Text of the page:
Acting for a lender and the borrowers? practically what happens
O.(3.5) of the code states as general rule that you are not permitted to act for more than one party where there is a client conflict or significant risk of one.
In resi - common to act for borrowers and lender.
Commercial - extremely rare for the same solicitor to act for both.
Explain the certificate of title in reference to the lender (when is it provided)
provided before exchange to the lender, the financial signed version being sent at completion.
Confirms to the lender that the title to the property is good, marketable and acceptable as security for the mortgage.
OS1 what is the purpose?
1) to check whether any further entries have been made on the official copies of the register for the property since they were supplied to the buyer's solicitor
2) to provide the searcher with a priority period of 30 days.
Solvency searches on buyer
If as in resi the buyer's solicitor is acting for the buyer and lender - he will carry out searches on buyer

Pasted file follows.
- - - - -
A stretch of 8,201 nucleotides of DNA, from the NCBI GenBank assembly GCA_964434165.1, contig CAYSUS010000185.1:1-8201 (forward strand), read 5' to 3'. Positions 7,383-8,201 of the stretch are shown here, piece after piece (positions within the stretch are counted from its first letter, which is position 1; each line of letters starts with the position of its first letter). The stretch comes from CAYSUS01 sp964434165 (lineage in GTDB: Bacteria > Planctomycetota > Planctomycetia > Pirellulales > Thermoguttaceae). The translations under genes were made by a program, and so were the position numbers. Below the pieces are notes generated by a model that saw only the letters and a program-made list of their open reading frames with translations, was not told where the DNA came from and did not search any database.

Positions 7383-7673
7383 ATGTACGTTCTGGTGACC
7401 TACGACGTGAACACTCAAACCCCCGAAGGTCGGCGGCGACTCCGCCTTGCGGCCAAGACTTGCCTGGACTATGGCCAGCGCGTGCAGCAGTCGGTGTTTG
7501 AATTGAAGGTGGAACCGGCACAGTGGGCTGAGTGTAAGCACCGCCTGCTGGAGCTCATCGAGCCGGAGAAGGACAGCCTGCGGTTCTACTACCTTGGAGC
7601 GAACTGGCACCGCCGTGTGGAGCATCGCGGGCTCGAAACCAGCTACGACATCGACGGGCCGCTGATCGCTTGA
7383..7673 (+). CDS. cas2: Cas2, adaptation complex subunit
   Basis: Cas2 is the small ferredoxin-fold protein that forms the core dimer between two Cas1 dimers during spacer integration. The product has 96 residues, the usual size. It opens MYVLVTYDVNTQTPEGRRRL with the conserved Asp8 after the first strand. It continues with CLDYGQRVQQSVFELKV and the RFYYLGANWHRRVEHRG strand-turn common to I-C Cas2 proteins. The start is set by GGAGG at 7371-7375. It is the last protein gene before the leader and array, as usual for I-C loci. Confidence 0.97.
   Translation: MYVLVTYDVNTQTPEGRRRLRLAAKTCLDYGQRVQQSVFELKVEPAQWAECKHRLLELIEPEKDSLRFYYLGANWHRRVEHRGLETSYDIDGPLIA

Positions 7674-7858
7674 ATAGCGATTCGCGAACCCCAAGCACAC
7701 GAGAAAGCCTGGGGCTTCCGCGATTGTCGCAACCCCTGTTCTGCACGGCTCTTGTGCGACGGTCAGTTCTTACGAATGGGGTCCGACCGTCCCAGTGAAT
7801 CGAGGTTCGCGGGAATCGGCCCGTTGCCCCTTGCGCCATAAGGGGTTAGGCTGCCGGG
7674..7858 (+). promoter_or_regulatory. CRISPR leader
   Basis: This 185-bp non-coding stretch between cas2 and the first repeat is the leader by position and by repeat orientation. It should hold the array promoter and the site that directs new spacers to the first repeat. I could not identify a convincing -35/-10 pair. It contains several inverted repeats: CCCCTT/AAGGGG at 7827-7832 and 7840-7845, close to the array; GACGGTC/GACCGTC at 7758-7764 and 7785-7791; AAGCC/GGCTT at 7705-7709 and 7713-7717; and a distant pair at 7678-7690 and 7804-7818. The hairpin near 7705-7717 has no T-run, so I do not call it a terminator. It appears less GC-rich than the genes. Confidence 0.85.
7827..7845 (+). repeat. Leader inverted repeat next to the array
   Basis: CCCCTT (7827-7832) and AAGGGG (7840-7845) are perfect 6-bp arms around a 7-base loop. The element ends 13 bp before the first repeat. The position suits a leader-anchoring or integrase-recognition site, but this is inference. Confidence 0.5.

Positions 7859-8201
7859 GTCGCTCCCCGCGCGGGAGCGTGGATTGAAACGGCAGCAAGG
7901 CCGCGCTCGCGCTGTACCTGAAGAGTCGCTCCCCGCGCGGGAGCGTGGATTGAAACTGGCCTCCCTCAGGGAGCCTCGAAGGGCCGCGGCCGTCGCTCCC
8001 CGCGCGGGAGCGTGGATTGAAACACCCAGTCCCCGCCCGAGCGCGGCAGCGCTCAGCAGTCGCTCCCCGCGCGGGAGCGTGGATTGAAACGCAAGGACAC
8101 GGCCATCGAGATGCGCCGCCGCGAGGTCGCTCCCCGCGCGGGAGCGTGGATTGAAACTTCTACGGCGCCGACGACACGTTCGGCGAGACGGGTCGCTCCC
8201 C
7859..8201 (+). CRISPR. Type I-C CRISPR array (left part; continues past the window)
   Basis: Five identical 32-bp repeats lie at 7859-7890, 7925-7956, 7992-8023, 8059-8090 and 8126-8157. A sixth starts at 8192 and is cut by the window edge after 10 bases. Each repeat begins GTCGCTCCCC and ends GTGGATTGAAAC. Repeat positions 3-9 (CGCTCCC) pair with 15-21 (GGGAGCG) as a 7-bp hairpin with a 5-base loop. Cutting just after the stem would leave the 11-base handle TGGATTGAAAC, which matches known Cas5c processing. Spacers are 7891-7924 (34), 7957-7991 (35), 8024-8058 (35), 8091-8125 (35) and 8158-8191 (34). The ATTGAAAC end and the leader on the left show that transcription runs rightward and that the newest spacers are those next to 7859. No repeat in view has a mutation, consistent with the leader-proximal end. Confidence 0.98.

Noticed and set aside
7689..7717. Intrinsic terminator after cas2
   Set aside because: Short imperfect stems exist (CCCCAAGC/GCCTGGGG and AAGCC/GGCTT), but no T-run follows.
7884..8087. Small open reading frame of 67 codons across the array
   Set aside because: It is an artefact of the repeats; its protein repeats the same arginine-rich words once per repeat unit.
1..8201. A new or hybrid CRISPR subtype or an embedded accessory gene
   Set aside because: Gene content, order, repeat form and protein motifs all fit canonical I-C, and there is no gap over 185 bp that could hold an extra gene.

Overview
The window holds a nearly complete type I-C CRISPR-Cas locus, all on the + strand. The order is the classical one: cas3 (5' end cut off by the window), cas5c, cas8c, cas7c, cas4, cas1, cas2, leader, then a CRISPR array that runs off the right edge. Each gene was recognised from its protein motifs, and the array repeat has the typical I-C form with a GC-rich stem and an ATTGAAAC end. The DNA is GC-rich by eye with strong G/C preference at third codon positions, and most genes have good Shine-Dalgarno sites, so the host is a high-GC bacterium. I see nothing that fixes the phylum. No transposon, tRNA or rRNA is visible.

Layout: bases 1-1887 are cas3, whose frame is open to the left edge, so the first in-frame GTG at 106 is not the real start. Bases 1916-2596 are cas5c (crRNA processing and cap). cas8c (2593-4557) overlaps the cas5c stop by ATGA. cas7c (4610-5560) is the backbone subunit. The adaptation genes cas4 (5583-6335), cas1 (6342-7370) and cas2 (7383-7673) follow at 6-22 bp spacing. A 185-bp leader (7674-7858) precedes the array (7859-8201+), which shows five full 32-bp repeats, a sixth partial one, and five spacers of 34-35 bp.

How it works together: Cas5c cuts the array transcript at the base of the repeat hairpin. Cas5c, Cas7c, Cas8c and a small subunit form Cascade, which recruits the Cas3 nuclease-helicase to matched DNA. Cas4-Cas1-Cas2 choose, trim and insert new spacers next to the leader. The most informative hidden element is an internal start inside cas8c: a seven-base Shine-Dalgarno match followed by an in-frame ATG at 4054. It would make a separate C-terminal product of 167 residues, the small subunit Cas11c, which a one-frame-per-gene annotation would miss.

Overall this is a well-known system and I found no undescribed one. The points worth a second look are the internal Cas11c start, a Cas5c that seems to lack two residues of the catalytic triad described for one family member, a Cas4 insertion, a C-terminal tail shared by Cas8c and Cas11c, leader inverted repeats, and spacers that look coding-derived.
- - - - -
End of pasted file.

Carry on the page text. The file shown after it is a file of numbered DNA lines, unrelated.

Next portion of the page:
- if buyer is company (companies house search)
- if buyer is an individual a bankruptcy search ) form K16)
In commercial - the buyer and lender are often separate the lenders solicitor will undertake these searches. But, in practice the buyers solicitor will do a company search against seller- because a seller's floating charges and pending insolvency will not be revealed on the LR title. Where the seller is an individual no need to do anything because if they were bankrupt it would be revealed on the buyers OS1 search.
while investigating the title the buyer's solicitor will ensure the central land charges search on form K15 carried out against the seller and all previous known owners of the land for the period of their ownership. Clear for 15 working days form the search.
The seller’s solicitor must carry out the following tasks in preparation for completion:
1. reply to the buyer’s Completion Information and Undertakings Form;
2. prepare a completion statement for the buyer’s solicitor and request a
redemption statement from the seller’s lender(s) (if any); and
3. agree the form of Transfer and arrange for it to be executed by the seller.
Reply to the Completion Information and Undertakings Form
SCPC 7.3.1 requires the seller’s solicitor to reply to ‘written requisitions’ within
four working days after receiving them from the buyer’s solicitor. This relates
to the Completion Information and Undertakings Form
Explain the redemption process
Shortly before completion, the seller's solicitor must obtain a redemption figure from the sellers lender - it is the amount required to pay off the mortgage. The lender will have had a charge and restriction against the property - this will need to be removed.